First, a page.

New year, new lockdown. We violin makers are so lucky to have work we enjoy and I really feel the benefit of a nice warm, quiet, safe environment to work in. Never has my lovely purpose-built workshop seemed more enticing.
As orders are thin on the ground I’m enjoying continuing my exploration of models I’ve either not made before, or not for some time. I wanted to make another violin. The last three have all been to a Stradivari model I love and which works really well, but I thought I might have a change, so settled on this. Carlo Bergonzi was the last of the great Cremonese makers; he had a small output, almost all violins, but lovely and quite distinctive. I’ve made this model a few times, and always liked it, so I thought it would be fun to pick it up again, particularly with reference to the 1735 ‘Habeneck’ I’ve been making recently, close in date.
As ever, I start with making the ribs. I’m using a maple one-piece back which was thick enough to allow me to saw off a wedge of wood big enough to get three sets of ribs from; a nice eco-solution to not wasting good wood! And I always like a good bit of vigorous hand sawing.
The ribs are planed to just over 1mm thickness then bent and glued to the mould. Then the linings are fitted; small strips of spruce which reinforce the eventual gluing surface with the back and front.
Then I’ve worked on the scroll. This one is fun; presaging the eccentricity of the later scrolls of Guarneri del Gesu, wide eyes shown to advantage with a narrow second turn. I’ve been working from photos, hoping to capture the elusive spirit of the original.
Now the fun really starts, working on the back and front. I start by making a start on hollowing out the plates; which means I have done as much in advance as possible and can work fast and fluently at the finish. After the hollowing, I cut out the outlines for the back and front and rough out the arching, then finalise the outlines.
The wood for the back is a piece of figured maple that must be at least 50 years old. It has a lovely, luminous texture, and although the figure is not all that prominent, it has lots of character and interest. The front is spruce that I bought some years ago in France.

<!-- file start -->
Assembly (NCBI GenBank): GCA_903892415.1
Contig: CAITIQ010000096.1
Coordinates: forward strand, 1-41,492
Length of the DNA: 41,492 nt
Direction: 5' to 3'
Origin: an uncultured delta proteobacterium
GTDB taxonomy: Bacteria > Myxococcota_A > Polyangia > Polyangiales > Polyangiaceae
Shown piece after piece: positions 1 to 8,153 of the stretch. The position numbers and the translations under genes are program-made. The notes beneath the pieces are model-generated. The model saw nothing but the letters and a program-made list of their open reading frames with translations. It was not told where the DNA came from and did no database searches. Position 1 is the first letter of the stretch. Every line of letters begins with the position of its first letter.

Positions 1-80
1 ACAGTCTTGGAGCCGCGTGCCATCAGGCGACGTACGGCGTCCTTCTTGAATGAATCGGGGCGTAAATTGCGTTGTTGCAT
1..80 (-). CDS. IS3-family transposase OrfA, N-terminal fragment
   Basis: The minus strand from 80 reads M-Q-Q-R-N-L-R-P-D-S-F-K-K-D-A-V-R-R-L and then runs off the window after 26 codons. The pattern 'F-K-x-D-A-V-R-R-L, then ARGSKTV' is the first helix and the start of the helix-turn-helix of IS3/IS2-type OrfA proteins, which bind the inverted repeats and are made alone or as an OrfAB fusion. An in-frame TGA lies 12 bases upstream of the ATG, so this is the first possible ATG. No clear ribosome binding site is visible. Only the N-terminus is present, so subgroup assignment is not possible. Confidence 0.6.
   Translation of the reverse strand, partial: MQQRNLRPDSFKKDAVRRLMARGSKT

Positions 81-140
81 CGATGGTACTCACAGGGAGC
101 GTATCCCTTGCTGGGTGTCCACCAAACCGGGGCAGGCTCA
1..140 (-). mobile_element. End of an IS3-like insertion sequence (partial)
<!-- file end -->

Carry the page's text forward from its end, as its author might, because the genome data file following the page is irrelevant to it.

The next stage is to fit the purfling, the sandwich of black/white/black wood inlaid round the edge of the violin. In this case, the black strips are dyed pearwood and the white is willow. First I cut two parallel grooves round the edge of the plates, then remove the waste wood, then bend, trim and glue the purfling.
That done, I finalise the arching. The Bergonzi arching is reminiscent of Stradivari, and I’ve worked carefully to make what I think will give a powerful and responsive instrument. Then I finish the thicknessing, checking the weight, stiffness and sound it makes when tapped until I’m satisfied with the result.
The Bergonzi f-holes are big and bold, actually quite scary to cut because it’s easy to lose courage and feel you’ve taken off too much wood. What can seem like a huge hole looks different when the violin is varnished and set up, so I’ve stayed with the courage of my convictions.
I make the circular holes using hole cutters, then saw out the rest with a fine bladed fretsaw. Then I work carefully with a knife until I’m happy with the shape.